Addressing barriers to CRPD compatibility for advance planning provisions: an empirical study

Carter, Grace (2022) Addressing barriers to CRPD compatibility for advance planning provisions: an empirical study. PhD thesis, University of Nottingham.

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This thesis identifies and addresses main barriers to compatibility with the Convention on the Rights of Persons with Disabilities (hereafter referred to as the CRPD) for advance planning provisions in England and Wales. The CRPD reimagines current mental capacity and mental health law, focusing on supporting the individual and respecting individual will and preference. Advance planning is one such explicit form of support. There are two potential uses for advance plans under the CRPD. These are to provide documented will and preference to be used when an individual has lost the ability to communicate, and to self-bind some decisions to overrule future will and preference during a mental health experience. The latter is by far the most contested. Despite ratification in 2009, we are yet to see meaningful legislative attempts at CRPD-compatible advance planning in England and Wales. Attempts are stifled by the retention of mental capacity assessments, their reliance on true self conceptions, and the tension between safeguarding vulnerable adults and the CRPD’s right to take risks and make mistakes. This thesis outlines these barriers to CRPD-compatibility and asks whether and how these barriers resonate with people who have experience of mental health difference. It also considers how identified barriers may be overcome to achieve greater compatibility while achieving the desired support.

People with various mental health differences were invited to provide responses to these questions. 6 focus groups and 6 individual interviews were conducted, involving a total of 25 participants. Participants had a range of first and second-hand mental health experiences, including psychosis, PTSD, bipolar, schizophrenia, personality disorder, OCD, anxiety, depression, memory loss, dementia and Alzheimer’s. Main findings provide insight into self with mental health and how this offers a challenge to the true self conception often used to justify advance planning and restrictions to legal capacity. It supports existing research findings demonstrating a desire for self-binding by individuals who experience drastic changes in self and decision making during a mental health experience. Findings also indicate that the nature of mental health and how it impacts self influence participant opinions on self-binding, specifically whether self-binding should be available to all individuals and the scope of decisions an individual could be permitted to self-bind. Currently advance planning works the same for everyone, however these findings suggest a divergent approach may be more appropriate. Findings also indicate support for a non-absolutist adherence to will and preference when this adherence would lead to serious, direct self-harm leading to loss of life. New thinking is explored in relation to advance planning as a potential user-led alternative to mental capacity assessments and a way to opt into state intervention.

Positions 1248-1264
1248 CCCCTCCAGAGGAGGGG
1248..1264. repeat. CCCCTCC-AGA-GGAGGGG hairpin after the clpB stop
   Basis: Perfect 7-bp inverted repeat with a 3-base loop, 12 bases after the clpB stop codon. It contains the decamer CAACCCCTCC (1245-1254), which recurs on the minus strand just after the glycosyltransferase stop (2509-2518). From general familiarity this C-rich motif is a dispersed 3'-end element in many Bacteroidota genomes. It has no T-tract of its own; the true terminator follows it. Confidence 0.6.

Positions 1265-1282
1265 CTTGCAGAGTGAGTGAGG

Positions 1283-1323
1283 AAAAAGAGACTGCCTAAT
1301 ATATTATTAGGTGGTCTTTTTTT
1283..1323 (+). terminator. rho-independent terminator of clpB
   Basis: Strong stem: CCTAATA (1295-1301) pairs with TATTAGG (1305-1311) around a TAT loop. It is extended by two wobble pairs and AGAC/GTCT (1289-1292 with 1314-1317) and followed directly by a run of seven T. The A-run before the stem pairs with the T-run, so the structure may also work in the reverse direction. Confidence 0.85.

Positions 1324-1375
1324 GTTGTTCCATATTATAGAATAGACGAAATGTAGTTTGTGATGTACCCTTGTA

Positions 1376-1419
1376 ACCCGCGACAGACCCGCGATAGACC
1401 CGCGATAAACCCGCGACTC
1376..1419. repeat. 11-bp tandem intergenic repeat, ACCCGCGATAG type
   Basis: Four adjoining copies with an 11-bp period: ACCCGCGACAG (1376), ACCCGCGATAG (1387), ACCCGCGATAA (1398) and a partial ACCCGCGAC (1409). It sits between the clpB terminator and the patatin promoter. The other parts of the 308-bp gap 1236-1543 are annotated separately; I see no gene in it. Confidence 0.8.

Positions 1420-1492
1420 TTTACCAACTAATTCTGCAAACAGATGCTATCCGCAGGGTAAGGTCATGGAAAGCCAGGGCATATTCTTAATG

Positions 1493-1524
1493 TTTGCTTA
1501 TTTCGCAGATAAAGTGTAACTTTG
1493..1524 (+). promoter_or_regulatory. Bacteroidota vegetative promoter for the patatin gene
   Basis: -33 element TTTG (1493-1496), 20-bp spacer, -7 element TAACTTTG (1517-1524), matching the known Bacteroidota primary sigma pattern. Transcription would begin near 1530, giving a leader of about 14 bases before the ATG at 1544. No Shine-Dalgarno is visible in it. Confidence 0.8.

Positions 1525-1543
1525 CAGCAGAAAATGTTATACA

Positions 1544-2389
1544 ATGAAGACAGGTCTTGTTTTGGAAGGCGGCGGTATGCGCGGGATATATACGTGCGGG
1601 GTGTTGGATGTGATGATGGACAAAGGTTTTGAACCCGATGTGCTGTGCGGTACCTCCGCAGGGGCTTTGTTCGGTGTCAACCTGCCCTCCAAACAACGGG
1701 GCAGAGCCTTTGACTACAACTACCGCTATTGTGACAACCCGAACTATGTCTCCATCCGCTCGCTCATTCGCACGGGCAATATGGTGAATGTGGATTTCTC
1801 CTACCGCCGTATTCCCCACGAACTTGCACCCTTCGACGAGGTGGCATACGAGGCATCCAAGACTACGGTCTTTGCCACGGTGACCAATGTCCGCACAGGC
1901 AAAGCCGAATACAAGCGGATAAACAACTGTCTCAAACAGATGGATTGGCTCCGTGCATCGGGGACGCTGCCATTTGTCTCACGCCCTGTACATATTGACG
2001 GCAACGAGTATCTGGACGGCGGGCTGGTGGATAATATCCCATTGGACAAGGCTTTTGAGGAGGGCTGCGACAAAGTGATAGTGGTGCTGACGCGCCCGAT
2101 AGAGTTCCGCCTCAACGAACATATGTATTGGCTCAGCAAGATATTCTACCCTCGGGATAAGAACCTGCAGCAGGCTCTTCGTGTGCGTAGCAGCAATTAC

Item Type: Thesis (University of Nottingham only) (PhD)
Supervisors: Bartlett, Peter
Holmwood, John
Subjects: K Law > K Law (General)
K Law > KD England and Wales
Faculties/Schools: UK Campuses > Faculty of Social Sciences, Law and Education > School of Law
Item ID: 70046
Depositing User: Carter, Grace
Date Deposited: 16 Dec 2022 04:40
Last Modified: 16 Dec 2022 04:40

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